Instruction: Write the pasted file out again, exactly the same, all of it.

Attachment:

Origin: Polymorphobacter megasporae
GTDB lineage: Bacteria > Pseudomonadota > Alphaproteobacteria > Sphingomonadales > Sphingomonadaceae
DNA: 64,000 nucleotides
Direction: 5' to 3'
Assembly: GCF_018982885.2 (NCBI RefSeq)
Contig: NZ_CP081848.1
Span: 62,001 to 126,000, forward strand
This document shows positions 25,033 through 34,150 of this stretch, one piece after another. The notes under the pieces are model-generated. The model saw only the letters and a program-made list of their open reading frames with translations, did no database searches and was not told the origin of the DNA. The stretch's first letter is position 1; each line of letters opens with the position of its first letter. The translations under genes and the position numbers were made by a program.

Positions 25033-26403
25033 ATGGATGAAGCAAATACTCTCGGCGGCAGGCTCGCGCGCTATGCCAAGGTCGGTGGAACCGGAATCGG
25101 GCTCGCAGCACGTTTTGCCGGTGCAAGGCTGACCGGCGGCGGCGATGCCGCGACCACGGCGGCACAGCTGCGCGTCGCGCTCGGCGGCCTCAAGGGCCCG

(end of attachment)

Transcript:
Origin: Polymorphobacter megasporae
GTDB lineage: Bacteria > Pseudomonadota > Alphaproteobacteria > Sphingomonadales > Sphingomonadaceae
DNA: 64,000 nucleotides
Direction: 5' to 3'
Assembly: GCF_018982885.2 (NCBI RefSeq)
Contig: NZ_CP081848.1
Span: 62,001 to 126,000, forward strand
This document shows positions 25,033 through 34,150 of this stretch, one piece after another. The notes under the pieces are model-generated. The model saw only the letters and a program-made list of their open reading frames with translations, did no database searches and was not told the origin of the DNA. The stretch's first letter is position 1; each line of letters opens with the position of its first letter. The translations under genes and the position numbers were made by a program.

Positions 25033-26403
25033 ATGGATGAAGCAAATACTCTCGGCGGCAGGCTCGCGCGCTATGCCAAGGTCGGTGGAACCGGAATCGG
25101 GCTCGCAGCACGTTTTGCCGGTGCAAGGCTGACCGGCGGCGGCGATGCCGCGACCACGGCGGCACAGCTGCGCGTCGCGCTCGGCGGCCTCAAGGGCCCG